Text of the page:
Wednesday, January 23, 2008

How Much Should I Charge?

Does your writing fall outside the short story/novel field? You're a freelance writer, but brochures, web content, advertising, etc, are what you write. You charge by the word, the page, the project or the hour...but are you charging enough?

Writer's Market did an extensive survey to find out what freelance writers charge for various jobs. Now lucky You can download all this information for free!

Head over to http://www.writersmarket.com/assets/pdf/How_Much_Should_I_Charge.pdf to see if you should give yourself a raise.

Remember, working cheap may keep you busy, but it won't make you rich. Earn what you deserve to make.

2 Comments:

At 1:13 PM, Blogger DJK said...

I've been asked to write the history of a 110-year-old medical school. But as a new freelancer (just left 22 years of full-time employment, August 1) I have no experience for determining how long it will take to research and write the history. And of course, one of the first steps is to prepare a proposal. The medical school wants to know how long it will take for me to write the book, and what it will cost (my costs, that is; not production). Several false starts have already provided a body of facts, but those facts, in narrative form, need to be sifted, condensed, and turned into a readable story supported by lots of photos and good design. We've already determined the project will cover two fiscal years. But beyond that, I'm clueless as to how long this will take, i.e., a summary of time and cost for the proposal. Any ideas? Suggestions of where to look? Formulas? Thanks!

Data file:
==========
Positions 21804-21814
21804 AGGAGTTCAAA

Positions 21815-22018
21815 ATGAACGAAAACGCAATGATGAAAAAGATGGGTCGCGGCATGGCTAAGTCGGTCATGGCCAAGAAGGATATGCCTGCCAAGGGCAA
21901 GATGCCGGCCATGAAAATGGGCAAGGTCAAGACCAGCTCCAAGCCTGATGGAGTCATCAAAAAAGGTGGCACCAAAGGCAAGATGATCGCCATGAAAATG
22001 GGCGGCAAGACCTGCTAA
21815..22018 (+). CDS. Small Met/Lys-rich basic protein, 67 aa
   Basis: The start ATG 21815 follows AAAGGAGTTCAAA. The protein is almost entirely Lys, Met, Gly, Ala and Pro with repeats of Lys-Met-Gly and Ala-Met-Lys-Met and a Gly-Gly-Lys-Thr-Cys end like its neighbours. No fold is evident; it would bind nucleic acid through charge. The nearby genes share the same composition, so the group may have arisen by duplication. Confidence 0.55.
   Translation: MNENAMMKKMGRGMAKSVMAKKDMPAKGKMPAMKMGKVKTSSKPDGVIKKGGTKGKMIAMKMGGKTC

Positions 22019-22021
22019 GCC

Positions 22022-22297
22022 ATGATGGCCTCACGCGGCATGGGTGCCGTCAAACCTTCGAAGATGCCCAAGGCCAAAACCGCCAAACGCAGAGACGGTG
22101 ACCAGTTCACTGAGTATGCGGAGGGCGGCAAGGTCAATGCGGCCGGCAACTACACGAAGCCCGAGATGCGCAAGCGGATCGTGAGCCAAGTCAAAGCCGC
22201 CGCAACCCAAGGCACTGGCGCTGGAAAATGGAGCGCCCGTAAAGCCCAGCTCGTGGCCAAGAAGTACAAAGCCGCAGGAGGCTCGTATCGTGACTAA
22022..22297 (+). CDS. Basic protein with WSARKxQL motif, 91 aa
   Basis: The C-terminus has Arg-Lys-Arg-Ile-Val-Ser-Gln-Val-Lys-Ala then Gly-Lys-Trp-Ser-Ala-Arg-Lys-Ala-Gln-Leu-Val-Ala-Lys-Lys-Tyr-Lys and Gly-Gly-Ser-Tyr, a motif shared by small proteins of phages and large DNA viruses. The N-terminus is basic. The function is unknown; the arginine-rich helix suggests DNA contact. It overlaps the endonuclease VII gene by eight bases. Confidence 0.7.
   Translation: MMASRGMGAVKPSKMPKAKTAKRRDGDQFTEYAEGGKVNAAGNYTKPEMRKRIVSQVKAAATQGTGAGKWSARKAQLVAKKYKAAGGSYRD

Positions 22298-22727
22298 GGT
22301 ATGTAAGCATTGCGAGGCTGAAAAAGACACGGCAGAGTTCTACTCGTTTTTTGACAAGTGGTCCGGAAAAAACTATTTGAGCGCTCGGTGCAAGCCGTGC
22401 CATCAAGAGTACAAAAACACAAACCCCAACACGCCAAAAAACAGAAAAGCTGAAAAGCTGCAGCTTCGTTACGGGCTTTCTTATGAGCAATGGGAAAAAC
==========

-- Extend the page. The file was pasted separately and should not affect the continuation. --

DJK Urbandale, Iowa

 
At 4:39 PM, Blogger Audrey Shaffer said...

Sorry DJK, didn't see this comment until now.

If this project is going to take two years, figure out how many hours per week you plan to work on it, times 104 (weeks in two years). Take that total times your hourly rate. Increase that amount by 20% to cover miscalculations.

Now you have a rough figure to start negotiating with. If you finish the project early, you earned extra money for being fast and efficient. If you run over and don't get it done in time, you know you miscalculated how much work it would be, and you pay the penalty of basically working for free until the contract is fulfilled. You won't make the same mistake again!

Hope that helps! Stop into the chatroom or the forum sometime, if you have other questions. We do our best to help.

Audrey

 

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